Another indication that communications in the nation’s capital should be improved is the Department of Transportation’s proposed five-year plan in which the agency sets out its goals through 2015. General aviation is all but forgotten, except for pushing again the idea that the current funding of the FAA should be something other than fuel taxes.
The plan states: “The administration believes that FAA should move toward a model whereby the agency’s funding is related to its costs, the financing burden is distributed more equitably, and funds are used to pay directly for services the users need.”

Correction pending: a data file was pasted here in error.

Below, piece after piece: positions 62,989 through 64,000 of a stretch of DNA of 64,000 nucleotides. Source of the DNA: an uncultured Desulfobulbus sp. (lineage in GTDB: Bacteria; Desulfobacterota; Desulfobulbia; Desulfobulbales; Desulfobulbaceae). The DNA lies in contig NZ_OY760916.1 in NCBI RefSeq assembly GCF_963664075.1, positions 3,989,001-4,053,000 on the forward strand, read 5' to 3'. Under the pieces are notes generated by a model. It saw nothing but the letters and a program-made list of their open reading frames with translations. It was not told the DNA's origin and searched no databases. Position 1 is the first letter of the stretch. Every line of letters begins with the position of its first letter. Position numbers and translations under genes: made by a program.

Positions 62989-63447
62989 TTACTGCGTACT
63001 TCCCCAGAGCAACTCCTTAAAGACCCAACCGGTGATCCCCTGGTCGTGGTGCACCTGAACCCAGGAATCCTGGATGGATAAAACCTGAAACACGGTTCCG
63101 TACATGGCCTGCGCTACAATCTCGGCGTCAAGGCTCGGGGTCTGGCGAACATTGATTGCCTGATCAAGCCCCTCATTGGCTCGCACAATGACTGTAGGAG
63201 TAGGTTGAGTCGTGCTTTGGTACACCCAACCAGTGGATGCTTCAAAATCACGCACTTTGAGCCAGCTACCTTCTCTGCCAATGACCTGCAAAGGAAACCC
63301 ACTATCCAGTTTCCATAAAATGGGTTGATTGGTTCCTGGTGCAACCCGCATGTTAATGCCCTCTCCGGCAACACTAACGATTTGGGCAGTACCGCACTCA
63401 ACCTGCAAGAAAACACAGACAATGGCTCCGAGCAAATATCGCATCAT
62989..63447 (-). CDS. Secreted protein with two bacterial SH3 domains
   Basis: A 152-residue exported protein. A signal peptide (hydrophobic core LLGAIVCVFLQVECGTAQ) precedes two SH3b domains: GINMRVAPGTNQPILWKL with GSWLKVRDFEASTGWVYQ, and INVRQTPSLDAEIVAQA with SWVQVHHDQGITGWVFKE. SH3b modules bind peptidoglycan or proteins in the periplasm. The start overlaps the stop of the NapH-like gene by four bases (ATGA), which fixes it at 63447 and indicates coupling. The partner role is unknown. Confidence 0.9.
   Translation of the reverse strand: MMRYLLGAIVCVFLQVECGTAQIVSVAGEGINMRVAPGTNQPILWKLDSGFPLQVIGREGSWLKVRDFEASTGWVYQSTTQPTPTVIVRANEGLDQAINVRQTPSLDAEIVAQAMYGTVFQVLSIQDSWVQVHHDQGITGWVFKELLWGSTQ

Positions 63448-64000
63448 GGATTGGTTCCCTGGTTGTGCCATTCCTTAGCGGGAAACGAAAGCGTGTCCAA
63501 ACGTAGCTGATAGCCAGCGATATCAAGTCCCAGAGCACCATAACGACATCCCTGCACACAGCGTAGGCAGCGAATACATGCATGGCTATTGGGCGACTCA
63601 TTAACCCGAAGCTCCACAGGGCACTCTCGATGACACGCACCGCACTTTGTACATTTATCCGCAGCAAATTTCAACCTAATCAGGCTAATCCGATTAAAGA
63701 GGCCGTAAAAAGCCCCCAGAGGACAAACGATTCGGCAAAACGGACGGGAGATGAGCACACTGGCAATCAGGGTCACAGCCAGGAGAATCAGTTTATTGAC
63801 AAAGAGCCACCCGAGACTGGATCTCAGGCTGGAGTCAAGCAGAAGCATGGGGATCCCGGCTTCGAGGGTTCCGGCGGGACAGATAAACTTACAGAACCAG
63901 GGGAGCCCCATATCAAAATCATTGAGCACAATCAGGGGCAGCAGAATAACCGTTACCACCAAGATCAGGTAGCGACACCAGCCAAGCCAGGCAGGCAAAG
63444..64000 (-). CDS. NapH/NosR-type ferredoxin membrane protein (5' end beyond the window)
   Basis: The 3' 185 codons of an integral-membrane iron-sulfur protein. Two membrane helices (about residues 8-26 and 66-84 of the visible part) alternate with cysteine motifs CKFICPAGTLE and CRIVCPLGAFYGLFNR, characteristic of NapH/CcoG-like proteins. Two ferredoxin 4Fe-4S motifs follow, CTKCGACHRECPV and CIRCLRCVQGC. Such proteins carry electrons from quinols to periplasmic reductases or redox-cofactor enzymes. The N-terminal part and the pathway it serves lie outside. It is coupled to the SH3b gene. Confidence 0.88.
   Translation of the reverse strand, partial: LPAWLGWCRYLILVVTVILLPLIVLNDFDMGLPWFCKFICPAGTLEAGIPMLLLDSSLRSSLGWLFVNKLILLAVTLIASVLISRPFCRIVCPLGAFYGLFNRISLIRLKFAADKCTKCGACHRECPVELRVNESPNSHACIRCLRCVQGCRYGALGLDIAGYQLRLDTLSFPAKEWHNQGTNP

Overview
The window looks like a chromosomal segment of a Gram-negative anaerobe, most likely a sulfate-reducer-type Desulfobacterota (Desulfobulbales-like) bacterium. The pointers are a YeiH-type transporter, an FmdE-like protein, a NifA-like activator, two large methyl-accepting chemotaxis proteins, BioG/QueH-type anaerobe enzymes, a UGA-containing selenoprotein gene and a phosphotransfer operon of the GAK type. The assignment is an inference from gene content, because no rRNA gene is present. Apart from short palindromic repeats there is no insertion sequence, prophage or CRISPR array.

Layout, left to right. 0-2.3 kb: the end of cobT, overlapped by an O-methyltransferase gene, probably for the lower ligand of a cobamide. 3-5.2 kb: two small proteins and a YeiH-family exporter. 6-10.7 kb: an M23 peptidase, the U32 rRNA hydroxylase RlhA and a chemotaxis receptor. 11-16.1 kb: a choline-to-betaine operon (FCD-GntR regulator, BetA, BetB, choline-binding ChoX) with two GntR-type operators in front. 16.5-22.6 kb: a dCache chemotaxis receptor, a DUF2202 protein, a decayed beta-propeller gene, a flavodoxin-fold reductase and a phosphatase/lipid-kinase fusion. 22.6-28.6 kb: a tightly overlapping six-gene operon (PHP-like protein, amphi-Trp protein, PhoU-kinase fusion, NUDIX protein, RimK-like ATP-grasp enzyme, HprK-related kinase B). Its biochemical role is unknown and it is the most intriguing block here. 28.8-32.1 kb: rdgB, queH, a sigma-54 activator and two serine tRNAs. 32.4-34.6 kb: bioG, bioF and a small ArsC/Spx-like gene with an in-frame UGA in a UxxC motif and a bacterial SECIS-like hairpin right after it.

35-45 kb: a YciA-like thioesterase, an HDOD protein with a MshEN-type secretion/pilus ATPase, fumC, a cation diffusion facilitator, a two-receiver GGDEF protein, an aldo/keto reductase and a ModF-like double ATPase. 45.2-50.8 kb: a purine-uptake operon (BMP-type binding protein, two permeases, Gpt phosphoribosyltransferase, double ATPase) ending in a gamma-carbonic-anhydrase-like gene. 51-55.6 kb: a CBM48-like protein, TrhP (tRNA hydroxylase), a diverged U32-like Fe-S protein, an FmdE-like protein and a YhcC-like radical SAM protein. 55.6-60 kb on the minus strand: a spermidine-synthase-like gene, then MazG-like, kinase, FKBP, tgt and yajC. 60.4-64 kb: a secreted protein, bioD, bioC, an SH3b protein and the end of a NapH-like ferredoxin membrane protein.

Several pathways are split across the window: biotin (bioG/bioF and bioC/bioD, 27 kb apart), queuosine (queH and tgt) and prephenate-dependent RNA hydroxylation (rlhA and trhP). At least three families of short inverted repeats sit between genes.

This sounds like user fees, despite the fact that the House of Representatives has said “NO” to those.
In another section of the plan, there is a veiled suggestion about crowded airports that might affect general aviation. Citing a report from the Government Accountability Office (GAO) that NextGen “is an enormously complicated undertaking due to technological complexities, numerous stakeholders, and broad scope of the effort,” the DOT plan says a challenge is reconfiguring runways and airspace to meet the needs of NextGen. As I have been saying for months, NextGen will be effective in congested areas only if there are more runways or fewer aircraft.
In its five-year plan DOT wants to cut the general aviation fatal accident rate by 10%. The plan had little more than this to say about general aviation.
Charles Spence is GAN’s Washington, D.C., correspondent.